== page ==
Biden, G7 Will Ban Russian Gold Imports
The comments below are an edited and abridged synopsis of an article by Tyler Durden
Russian energy sanctions have backfired, so the G-7 has announced that they will ban Russian gold imports to impose financial costs on Moscow for its invasion of Ukraine. While refineries could still import Russian gold directly, most have sworn off doing so.
The biggest buyers of gold in recent years have not been G7 countries; instead purchases have been by developing nations that, like Russia, are de-dollarizing and allocating capital into a counterparty-free asset.
As for Russia, it has been an aggressive buyer of gold, not a seller, and if anything Biden’s decision will only make gold the latest to follow the example of oil: Cheaper for Russian friends and much more expensive for Russian enemies.
Still, the US and its allies have been searching for creative ways to punish Russia for the war with Ukraine. Biden announced waves of penalties, and the ruble has risen to a 7-year high against the euro.
Europeans are limited in what they can do because of their dependence on Russian energy imports. They have vowed to phase out Russian oil, but they simply can’t. Ironically, while Europe should be buying more gold to protect the purchasing power of the euro, they are banning themselves from doing so.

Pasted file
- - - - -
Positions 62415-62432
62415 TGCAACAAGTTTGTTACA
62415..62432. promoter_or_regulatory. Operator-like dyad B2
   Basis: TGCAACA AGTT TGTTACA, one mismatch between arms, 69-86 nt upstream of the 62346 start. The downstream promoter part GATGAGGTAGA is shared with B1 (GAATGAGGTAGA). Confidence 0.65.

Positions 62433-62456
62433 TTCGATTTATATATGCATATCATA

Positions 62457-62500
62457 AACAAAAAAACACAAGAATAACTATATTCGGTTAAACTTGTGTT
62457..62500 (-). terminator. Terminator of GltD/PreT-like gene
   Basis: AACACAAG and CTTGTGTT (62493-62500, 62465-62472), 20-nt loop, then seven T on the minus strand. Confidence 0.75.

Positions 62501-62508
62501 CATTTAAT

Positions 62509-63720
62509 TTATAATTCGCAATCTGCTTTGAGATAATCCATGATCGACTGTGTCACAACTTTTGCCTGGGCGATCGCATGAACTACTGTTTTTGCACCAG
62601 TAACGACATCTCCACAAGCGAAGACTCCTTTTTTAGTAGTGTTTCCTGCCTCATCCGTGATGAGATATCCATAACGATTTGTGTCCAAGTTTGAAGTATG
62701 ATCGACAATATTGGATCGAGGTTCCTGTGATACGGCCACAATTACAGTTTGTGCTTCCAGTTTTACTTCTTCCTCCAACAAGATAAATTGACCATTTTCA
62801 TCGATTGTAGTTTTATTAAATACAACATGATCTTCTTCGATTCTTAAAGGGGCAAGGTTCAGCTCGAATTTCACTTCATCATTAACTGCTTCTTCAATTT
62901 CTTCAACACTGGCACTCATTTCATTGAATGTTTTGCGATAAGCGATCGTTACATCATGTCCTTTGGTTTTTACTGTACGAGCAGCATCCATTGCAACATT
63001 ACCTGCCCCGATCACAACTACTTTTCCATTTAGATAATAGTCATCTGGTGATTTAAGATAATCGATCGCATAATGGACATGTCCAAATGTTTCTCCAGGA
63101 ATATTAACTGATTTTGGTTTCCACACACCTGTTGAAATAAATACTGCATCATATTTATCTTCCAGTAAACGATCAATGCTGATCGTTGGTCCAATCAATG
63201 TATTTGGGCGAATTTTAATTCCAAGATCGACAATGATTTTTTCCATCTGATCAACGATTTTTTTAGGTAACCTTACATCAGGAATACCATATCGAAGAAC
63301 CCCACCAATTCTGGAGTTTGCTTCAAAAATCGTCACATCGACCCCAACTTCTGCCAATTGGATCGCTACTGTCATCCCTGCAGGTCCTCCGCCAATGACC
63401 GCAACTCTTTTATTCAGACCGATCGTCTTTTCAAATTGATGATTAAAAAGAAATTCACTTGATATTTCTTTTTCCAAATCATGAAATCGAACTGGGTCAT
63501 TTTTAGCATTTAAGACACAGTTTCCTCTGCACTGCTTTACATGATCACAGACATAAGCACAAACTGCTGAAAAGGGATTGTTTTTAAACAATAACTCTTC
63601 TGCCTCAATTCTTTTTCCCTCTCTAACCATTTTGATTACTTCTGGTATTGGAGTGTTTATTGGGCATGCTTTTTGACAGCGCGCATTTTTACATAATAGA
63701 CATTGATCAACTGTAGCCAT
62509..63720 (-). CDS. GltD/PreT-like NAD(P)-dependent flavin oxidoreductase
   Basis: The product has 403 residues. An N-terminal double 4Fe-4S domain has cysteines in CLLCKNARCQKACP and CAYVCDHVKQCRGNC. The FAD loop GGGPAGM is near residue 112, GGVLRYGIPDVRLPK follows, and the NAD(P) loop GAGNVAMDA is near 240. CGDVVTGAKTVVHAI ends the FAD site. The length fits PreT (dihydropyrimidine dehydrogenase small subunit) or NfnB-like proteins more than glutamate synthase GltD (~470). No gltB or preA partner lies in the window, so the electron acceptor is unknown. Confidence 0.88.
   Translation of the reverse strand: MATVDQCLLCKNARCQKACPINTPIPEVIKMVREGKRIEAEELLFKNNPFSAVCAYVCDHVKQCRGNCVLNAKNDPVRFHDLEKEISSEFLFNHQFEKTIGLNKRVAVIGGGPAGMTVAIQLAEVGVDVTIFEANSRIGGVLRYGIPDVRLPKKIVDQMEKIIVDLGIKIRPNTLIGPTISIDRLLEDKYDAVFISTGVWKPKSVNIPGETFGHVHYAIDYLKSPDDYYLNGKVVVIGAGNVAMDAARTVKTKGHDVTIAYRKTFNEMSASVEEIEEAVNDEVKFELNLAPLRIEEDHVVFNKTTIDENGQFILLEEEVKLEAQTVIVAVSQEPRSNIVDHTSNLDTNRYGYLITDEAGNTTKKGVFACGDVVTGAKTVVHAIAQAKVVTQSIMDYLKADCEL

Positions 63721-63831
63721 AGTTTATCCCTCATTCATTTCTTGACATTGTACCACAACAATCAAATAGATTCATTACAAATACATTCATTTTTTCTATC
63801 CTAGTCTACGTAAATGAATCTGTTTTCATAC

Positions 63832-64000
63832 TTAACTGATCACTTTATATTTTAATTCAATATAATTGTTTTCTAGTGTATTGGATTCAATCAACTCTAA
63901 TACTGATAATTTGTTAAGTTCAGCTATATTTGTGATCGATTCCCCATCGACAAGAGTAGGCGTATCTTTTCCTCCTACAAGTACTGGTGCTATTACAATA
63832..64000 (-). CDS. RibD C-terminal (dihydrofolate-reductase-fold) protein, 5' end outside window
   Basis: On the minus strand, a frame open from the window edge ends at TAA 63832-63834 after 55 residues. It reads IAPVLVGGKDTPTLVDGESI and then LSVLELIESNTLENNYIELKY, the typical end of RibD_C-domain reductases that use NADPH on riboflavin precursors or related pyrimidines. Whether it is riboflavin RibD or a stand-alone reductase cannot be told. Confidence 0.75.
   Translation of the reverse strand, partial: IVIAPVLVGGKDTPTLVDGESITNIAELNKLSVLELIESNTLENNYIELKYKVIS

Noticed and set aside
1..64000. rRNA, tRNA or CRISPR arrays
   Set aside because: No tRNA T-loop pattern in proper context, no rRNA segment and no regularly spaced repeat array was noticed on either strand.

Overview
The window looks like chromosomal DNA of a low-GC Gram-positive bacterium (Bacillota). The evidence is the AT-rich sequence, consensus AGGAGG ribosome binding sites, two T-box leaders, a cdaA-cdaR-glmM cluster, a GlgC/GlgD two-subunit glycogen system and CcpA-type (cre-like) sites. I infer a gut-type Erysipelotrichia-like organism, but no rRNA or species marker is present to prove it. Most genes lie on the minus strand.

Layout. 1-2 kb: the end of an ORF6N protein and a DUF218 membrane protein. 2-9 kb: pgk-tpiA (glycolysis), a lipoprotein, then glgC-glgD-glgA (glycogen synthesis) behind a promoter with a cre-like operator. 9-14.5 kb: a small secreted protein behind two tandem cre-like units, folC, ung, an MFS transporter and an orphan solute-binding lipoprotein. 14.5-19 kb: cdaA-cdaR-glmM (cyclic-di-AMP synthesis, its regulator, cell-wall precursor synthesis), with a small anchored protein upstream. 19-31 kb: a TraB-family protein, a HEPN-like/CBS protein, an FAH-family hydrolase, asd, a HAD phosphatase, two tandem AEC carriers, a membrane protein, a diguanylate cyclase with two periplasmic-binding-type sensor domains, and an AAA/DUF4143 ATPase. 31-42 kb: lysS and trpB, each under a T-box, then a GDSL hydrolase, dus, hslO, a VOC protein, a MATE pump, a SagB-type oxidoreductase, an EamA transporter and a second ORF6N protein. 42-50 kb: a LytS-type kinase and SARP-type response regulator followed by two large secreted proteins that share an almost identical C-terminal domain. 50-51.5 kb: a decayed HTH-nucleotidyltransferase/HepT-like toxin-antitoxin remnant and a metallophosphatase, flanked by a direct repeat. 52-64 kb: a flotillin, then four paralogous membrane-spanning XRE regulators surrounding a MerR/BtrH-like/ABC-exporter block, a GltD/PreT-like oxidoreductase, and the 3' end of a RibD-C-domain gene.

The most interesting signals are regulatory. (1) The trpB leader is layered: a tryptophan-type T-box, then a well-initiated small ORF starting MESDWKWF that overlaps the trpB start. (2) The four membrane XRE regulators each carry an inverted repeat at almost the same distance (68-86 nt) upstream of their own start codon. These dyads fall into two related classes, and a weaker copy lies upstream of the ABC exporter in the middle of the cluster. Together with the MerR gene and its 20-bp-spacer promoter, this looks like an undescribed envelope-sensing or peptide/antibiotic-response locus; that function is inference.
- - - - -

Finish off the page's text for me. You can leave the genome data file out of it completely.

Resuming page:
As well as banning gold imports, the US has threatened to squeeze Russia by other means. This could backfire, especially if Biden decides to target other Russian metals exports. Unlike gold, other metals from Russia (copper, nickel, palladium) have continued to flow uninterrupted, as Russia is irreplaceable in those supply chains.
As for gold, what happens when the 2nd-largest gold mining nation in the world, and a major source of supply, is cut off from the western market, even if it is allowed to transact with the rest of the world, and will likely boost sales to China and the Middle East, both of whom will be happy to continue purchasing Russian gold? We’ll find out.